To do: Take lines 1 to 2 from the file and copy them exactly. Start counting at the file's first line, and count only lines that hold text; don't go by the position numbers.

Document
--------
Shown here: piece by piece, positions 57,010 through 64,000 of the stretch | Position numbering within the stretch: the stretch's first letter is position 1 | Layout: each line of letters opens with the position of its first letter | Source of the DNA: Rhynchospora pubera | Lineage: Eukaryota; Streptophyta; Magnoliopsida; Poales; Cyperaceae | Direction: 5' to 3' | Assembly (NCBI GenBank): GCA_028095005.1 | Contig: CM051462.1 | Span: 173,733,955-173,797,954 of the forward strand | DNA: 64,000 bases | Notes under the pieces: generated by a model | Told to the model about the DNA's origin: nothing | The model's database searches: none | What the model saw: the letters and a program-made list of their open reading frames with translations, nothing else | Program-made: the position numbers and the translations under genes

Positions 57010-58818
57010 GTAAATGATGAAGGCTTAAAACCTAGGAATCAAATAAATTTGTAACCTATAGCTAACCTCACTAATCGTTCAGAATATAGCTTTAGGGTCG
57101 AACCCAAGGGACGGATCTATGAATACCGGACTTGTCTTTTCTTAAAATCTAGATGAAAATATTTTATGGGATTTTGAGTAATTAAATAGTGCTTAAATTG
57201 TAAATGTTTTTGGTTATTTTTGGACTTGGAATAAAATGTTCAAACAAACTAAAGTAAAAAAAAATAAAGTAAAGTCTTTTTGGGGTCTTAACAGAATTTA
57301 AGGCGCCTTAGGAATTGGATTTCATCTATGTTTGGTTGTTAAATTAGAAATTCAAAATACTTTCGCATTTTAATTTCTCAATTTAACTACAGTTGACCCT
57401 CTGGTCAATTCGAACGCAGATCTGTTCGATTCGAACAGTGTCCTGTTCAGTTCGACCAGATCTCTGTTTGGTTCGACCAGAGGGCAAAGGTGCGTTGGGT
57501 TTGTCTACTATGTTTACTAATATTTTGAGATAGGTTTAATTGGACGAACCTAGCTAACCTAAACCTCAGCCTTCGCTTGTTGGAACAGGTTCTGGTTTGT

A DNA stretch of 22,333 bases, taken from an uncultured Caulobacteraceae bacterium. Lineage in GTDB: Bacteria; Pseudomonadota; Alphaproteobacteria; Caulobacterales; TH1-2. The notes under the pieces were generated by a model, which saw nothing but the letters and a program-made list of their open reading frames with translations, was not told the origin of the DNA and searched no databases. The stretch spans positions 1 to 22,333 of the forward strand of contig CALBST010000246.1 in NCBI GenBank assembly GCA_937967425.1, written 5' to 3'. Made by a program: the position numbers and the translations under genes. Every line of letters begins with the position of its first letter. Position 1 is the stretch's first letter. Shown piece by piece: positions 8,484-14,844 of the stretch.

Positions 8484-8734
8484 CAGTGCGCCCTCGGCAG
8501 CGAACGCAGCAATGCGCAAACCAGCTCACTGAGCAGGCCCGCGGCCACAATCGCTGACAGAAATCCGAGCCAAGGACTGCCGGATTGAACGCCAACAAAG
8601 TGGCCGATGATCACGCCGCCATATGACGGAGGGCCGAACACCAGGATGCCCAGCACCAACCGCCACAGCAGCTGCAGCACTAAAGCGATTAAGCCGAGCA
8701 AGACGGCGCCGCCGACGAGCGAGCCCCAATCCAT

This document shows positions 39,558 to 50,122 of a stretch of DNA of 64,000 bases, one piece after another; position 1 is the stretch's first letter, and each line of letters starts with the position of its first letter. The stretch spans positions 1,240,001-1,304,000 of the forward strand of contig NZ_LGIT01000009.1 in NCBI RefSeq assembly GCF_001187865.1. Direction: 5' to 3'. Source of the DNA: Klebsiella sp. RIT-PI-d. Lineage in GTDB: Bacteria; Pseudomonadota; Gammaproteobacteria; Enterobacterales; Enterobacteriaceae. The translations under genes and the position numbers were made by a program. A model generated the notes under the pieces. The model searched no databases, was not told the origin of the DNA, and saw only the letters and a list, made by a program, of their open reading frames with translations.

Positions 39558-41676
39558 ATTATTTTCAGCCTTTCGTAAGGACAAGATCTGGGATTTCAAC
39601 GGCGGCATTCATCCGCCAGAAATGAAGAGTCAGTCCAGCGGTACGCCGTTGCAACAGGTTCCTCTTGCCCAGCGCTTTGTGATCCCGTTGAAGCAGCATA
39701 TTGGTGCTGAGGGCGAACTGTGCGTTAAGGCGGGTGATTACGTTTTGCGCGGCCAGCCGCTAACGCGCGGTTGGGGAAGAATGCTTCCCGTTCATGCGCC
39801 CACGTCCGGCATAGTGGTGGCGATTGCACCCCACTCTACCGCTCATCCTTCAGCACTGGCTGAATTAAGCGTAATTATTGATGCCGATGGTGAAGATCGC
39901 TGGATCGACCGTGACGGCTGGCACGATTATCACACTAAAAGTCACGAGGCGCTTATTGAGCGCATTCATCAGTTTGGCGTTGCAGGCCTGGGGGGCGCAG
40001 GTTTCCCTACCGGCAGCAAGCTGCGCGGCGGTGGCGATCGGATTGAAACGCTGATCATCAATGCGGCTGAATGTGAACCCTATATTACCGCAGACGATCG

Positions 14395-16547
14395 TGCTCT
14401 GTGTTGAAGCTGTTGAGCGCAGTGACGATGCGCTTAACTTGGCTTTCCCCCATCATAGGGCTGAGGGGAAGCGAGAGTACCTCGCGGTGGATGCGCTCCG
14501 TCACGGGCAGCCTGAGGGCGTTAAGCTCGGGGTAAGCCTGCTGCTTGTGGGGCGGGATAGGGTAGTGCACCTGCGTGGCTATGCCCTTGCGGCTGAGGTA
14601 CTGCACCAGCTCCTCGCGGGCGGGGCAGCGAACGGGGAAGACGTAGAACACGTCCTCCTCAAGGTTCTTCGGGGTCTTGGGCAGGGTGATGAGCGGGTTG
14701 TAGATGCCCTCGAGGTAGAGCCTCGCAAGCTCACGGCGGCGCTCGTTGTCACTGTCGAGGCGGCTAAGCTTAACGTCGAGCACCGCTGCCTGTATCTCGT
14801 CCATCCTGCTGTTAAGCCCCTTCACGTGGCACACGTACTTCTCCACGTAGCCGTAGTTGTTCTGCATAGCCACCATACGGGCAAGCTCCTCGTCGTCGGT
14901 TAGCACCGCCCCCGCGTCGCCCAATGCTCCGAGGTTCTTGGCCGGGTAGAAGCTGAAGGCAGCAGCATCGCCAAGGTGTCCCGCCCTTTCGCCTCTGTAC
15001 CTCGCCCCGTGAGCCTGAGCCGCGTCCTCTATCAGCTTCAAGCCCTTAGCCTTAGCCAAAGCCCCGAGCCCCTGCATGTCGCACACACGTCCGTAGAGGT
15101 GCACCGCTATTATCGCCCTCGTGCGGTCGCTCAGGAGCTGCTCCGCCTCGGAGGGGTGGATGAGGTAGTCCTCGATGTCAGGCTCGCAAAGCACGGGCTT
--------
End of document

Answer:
Shown here: piece by piece, positions 57,010 through 64,000 of the stretch | Position numbering within the stretch: the stretch's first letter is position 1 | Layout: each line of letters opens with the position of its first letter | Source of the DNA: Rhynchospora pubera | Lineage: Eukaryota; Streptophyta; Magnoliopsida; Poales; Cyperaceae | Direction: 5' to 3' | Assembly (NCBI GenBank): GCA_028095005.1 | Contig: CM051462.1 | Span: 173,733,955-173,797,954 of the forward strand | DNA: 64,000 bases | Notes under the pieces: generated by a model | Told to the model about the DNA's origin: nothing | The model's database searches: none | What the model saw: the letters and a program-made list of their open reading frames with translations, nothing else | Program-made: the position numbers and the translations under genes

Positions 57010-58818